An easy way to kill a debate on health care policy is to use the “R” word. We saw this early in the HCR debate with overheated talk of “death panels” and other nonsense. But we ignore the real issue of rationing at our own peril. Those of us who favor real HCR must embrace rationing, coopt it, show our opponents how it is inevitable.
Nowhere is the the Right more hypocritical than the issue of health care rationing (OK, maybe with sex stuff, but…). Everyone who studies American health care knows that we already ration; we just do it irrationally. Current rationing allocates resources to the wealthy and those with good jobs, and when we do care for the uninsured, unevenly spreads that cost to some hospitals and taxpayers. Medical services are reimbursed in an unstable fashion, with some services reimbursed well one year, and poorly the next, making planning nearly impossible for doctors, hospitals, and patients. For example, there are currently large cuts planned for some cardiology services, cuts which I don’t disagree with in theory but cardiologists cannot provide good service to their patients if one year they are encouraged to go out and buy lots of fancy equipment and the next year are told they can’t use it.
Hospitals struggle from year to year as economic downturns change the payor mix driving down income. There is no stability in our current system. It is not robust, for providers or for patients.
But explicit rationing—and we might as well use the word, because our opponents sure will—can help stabilize costs and improve the our health care system. Any doctor or nurse knows that ICUs are filled with people who will never walk away. Pandemic emergency plans recognize this, and if our current flu pandemic gets any worse, we will see limited resources allocated to kids rather than the hopelessly, terminally ill. Why wait for a pandemic? Comparative effectiveness research can help guide our policies. Do bed-bound octogenarians benefit clinically from hip replacement surgery? I suspect not, but if studies bear out my suspicion, shouldn’t we stop torturing them for cash and allocate scarce resources where they are needed?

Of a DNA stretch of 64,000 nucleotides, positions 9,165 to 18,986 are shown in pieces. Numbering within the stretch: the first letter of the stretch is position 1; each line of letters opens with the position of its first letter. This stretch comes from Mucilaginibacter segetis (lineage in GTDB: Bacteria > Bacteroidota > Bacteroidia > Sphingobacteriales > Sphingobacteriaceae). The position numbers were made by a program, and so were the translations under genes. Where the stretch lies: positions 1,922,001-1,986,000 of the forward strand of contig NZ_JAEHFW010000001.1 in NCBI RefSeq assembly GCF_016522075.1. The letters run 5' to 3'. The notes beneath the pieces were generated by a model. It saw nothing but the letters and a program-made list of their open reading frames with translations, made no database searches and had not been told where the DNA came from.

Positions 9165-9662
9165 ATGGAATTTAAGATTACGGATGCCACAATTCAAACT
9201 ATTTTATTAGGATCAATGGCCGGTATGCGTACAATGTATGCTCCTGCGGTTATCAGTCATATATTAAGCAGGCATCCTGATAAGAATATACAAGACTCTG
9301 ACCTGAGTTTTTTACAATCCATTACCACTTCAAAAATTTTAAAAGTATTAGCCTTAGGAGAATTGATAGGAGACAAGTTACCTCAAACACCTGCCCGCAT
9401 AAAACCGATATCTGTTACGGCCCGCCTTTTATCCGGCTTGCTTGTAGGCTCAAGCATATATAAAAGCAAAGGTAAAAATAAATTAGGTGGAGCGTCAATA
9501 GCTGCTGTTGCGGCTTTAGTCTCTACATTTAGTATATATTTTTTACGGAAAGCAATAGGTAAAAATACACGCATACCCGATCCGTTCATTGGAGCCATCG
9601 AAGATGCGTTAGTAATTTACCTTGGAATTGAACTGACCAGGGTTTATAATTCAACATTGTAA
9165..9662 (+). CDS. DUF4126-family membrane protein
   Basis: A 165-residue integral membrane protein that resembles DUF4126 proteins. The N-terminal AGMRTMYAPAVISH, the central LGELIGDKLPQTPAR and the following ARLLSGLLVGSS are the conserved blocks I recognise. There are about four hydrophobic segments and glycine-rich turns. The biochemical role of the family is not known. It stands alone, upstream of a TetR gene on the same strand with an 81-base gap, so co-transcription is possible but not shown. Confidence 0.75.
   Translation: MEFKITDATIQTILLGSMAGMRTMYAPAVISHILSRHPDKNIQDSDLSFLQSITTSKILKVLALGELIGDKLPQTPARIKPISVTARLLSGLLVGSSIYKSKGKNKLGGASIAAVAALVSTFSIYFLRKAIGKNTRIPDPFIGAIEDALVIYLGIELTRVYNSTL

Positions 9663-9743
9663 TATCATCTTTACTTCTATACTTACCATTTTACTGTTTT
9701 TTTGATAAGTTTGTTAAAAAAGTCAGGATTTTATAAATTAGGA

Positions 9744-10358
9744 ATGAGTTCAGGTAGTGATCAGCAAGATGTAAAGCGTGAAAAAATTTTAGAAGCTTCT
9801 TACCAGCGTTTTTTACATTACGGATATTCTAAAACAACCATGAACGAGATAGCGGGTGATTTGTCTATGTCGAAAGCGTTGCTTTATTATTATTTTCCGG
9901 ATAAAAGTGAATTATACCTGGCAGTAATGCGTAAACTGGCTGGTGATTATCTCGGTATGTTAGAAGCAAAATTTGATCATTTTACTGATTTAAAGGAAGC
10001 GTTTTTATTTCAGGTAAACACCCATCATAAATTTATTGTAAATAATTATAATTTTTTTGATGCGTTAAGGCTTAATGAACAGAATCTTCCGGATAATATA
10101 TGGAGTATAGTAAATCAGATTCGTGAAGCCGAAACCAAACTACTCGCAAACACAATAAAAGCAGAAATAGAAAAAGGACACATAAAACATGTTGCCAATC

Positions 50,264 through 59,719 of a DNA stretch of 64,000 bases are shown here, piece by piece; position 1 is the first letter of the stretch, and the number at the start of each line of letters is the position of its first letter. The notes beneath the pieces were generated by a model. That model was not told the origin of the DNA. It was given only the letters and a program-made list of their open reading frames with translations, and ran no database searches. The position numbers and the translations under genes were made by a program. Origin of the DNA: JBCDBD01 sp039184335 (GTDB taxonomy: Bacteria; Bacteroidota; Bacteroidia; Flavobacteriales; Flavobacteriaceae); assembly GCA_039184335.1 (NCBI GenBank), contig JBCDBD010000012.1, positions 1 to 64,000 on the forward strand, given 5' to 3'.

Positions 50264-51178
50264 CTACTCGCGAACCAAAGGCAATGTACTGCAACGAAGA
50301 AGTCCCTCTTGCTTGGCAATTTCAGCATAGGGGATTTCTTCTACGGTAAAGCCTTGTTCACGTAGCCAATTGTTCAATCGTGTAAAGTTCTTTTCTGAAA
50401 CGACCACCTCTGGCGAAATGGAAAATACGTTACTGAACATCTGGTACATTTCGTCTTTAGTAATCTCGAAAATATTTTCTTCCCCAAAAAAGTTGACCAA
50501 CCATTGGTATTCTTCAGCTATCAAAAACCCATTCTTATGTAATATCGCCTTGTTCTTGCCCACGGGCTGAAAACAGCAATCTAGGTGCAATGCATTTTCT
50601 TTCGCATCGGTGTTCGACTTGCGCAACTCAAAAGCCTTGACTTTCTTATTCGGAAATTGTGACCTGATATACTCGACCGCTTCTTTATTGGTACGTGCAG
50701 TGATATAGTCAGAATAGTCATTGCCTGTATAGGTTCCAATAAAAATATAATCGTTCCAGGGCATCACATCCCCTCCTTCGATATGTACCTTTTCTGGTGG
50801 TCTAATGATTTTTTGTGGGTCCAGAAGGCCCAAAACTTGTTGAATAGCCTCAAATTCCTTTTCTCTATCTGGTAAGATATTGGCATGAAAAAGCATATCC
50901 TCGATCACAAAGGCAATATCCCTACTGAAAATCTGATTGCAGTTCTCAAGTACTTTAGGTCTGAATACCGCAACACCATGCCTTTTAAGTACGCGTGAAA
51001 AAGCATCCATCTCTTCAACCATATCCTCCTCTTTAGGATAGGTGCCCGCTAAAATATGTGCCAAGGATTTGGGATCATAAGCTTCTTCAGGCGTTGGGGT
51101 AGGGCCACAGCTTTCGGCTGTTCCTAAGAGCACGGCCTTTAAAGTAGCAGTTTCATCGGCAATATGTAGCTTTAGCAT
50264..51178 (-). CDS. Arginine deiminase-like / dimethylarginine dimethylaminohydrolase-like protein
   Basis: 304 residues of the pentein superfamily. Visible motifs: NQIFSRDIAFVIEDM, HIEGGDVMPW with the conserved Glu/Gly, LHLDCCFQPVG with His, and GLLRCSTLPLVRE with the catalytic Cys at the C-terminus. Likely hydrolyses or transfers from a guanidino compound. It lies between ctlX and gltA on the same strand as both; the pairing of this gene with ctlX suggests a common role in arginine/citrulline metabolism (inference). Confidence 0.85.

Conservatives hate the idea of rationing—hell, everyone does, but conservatives especially because it cuts into our “freedom”. But “freedom” means nothing if you don’t have insurance. You’re only free to rot. I struggle every day to get care for diabetics who can’t afford necessary testing materials. This is basic care, not some high-end, experimental treatment. How can we, as a nation, continue to ignore basic prevention and proven treatments in favor of the libertarian fantasy that is our current system?
The Times just published a piece on paying for alternative medicine. It acknowledges that these treatments are unproven, but then goes on to tell consumers how to get them. There are practices about which reasonable people can disagree—at what age to start mammograms, at what age to stop colon cancer screening, etc—but to take our scarce resources and throw them away at acupuncture and herbs is narishkeit.
The first step in rationing rationally is to make the system transparent. Currently, if you are denied care, there is often no explicit reason given (except perhaps a pre-existing condition or your own poverty). To be ethical, rationing must be explicit, transparent, and understandable. We could start by rationing clearly unproven therapies, such as acupuncture and chiropractic. If people want them, then they can pay out of pocket. We can then move on to comparative effectiveness research on expensive mainstream procedures. ICU care for the dying might be a place to start. Even inexpensive procedures add of fast and may provide low-hanging fruit.
No one likes to talk about rationing, but if we are going to have a sustainable health care system in this country, we have to make difficult decisions. Let’s do it deliberately and in the open.